In December, the Canadian government began widespread distribution of KI directly to its citizens in regions with nuclear power plants. The Alliance, Beyond Nuclear, and our allies are seeking to engage the public and our representatives to persuade the Michigan Department of Community Health to change current and failed KI public distribution policy for U.S. citizens into a plan comparable to the Canadian model.

The year 2015 saw the Alliance receive a growing number of requests for presentations about our work, and we engaged with dozens of additional groups and organizations representing diverse interests—all of which offer additional opportunities to continue our work in 2016. One of several such opportunities is our acceptance as a member of Michigan Environmental Council (MEC), one of the state’s most prominent and influential environmental organizations.

In the wake of the fourth Fukushima anniversary, on March 18, Alliance member Jeff Alson’s “DTE’s Costly Strategy On Fermi-3” was published in Bridge Magazine. The next day, Co-Chair Keith Gunter was published in the Livonia Observer (“Michigan’s Energy Future At A Crossroads”), which was subsequently reprinted in the Monroe News on March 28 (Three Mile Island’s anniversary) and in the June issue of The People’s Tribune. In the spring, Jeff Alson gave very articulate and thoughtful interviews on WEMU and WUOM public radio representing ATHF3 and he and Co-Chair Keith Gunter were hosted on a webcast in April by Tony Trupiano.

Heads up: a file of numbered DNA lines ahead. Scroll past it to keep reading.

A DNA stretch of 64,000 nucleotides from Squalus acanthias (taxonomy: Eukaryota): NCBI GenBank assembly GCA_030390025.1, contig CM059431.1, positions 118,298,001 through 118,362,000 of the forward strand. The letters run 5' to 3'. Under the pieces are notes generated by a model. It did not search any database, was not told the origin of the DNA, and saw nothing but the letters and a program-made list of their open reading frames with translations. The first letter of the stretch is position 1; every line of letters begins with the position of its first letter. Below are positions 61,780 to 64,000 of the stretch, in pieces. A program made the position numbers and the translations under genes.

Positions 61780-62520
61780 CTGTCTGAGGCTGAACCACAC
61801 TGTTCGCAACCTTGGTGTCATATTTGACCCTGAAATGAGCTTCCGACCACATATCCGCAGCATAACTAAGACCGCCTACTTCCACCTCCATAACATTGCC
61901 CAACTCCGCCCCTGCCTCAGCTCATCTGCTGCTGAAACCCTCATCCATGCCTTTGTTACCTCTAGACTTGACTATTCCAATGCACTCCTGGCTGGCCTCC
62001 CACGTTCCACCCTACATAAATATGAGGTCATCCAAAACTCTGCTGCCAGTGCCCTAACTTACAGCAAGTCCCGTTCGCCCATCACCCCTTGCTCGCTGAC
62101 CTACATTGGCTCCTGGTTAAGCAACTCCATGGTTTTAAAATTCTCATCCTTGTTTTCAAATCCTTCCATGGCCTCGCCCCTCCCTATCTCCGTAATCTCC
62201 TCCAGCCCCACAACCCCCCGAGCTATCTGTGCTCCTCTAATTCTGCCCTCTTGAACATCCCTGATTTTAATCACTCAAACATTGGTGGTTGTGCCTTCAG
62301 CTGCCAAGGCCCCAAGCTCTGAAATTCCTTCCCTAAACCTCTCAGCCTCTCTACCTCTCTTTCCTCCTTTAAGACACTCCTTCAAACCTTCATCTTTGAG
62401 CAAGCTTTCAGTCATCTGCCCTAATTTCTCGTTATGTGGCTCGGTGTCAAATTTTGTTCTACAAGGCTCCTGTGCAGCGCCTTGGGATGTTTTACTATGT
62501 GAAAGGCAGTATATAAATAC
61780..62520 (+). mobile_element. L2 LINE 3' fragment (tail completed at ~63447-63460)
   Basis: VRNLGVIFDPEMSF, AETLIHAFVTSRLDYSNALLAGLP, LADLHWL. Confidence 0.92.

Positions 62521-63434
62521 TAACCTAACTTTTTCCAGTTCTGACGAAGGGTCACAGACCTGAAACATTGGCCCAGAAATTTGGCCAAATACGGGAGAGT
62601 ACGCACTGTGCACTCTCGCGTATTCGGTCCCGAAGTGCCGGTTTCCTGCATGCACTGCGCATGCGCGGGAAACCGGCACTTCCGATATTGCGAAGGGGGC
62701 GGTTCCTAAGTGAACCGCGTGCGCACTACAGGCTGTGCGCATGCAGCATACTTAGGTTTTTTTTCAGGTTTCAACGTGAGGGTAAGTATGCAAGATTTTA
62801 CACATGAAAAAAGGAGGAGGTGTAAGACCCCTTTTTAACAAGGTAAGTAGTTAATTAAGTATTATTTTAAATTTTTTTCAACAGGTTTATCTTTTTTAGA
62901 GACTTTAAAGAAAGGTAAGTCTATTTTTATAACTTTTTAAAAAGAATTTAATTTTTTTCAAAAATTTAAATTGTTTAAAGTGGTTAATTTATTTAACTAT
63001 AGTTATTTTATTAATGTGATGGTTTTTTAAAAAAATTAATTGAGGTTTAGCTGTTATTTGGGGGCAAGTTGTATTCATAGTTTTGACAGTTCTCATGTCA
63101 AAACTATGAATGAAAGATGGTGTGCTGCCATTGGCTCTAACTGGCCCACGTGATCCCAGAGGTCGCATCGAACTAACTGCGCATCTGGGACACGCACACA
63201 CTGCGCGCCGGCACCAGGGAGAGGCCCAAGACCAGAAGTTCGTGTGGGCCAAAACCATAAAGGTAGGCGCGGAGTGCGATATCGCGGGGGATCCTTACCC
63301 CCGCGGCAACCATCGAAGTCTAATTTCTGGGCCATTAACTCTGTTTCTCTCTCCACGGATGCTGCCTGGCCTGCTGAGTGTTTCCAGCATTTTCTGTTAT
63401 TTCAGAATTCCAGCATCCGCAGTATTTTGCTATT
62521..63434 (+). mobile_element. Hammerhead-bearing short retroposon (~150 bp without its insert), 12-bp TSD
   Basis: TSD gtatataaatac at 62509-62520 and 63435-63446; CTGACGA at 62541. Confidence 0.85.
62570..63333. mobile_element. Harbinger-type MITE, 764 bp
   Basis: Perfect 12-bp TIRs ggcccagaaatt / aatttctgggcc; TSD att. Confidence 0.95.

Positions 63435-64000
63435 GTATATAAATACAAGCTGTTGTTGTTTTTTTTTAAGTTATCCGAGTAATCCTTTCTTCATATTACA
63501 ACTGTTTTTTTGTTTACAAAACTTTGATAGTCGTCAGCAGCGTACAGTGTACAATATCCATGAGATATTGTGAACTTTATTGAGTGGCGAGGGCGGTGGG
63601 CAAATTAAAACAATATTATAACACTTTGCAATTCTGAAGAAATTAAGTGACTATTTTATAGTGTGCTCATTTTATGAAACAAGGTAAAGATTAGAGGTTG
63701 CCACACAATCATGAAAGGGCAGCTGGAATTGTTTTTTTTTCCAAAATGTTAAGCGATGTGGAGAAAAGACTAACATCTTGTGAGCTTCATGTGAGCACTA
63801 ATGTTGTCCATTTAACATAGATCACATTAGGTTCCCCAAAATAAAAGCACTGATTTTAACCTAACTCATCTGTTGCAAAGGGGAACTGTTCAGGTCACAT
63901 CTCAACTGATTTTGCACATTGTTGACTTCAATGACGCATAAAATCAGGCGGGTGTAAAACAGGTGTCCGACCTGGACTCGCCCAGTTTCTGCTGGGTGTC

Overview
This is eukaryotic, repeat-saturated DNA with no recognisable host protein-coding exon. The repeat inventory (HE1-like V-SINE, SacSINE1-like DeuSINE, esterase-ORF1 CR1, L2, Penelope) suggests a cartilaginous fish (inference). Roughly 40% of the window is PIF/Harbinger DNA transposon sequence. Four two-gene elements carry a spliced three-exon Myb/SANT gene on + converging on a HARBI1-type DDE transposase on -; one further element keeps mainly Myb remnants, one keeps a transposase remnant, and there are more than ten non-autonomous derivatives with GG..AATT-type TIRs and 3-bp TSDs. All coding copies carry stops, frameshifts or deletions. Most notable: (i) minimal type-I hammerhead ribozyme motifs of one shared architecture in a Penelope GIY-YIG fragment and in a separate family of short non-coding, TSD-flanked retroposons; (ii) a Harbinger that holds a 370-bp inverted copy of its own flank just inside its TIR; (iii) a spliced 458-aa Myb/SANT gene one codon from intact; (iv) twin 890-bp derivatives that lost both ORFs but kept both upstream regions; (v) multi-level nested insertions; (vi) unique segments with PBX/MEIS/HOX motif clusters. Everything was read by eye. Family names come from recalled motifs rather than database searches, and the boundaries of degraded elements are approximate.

The Alliance’s “Doors Tribute Show” benefit concert on Valentines Day night was a standing room only success, providing funds that enabled us to conduct numerous public information and education activities over the following months, a sampling that included:

  • Sponsoring the “Half-Lifes, Half-Truths” display by photo-journalist Gabriela
    Bulisova of the affected populace and environmental devastation from the Chernobyl
    nuclear disaster at EMU’s Eco-Art Exhibit in March–and at the Livonia Civic Center
    Library April 24-26 (noted by the Livonia Observer at the 2015 anniversary)
  • Joining with hundreds in the October 3rd Detroit March For Justice
  • Beginning a series of screenings of “The Future Of Energy” film about renewables
  • Participation in environmental education forums in SE Michigan including The
    Great Lakes Bioneers Detroit Conference
  • Participating in Monroe County’s Earth Day Expo, the Great Lakes Renewable
    Energy Association Annual Fair, Veg-Fest, the Sierra Club SEMG Green Cruise, the
    August rally in Port Huron against the Deep Underground Waste Dump on the Great
    Lakes, tabling at concerts by Graham Nash and Jackson Browne, and
  • Co-sponsoring a presentation by noted author and activist Harvey Wasserman in
    September at the Ann Arbor Ecology Center

With all of this behind us, we look ahead.

[The PDF version of this document can be downloaded HERE.]

Leave a Reply

Your email address will not be published. Required fields are marked *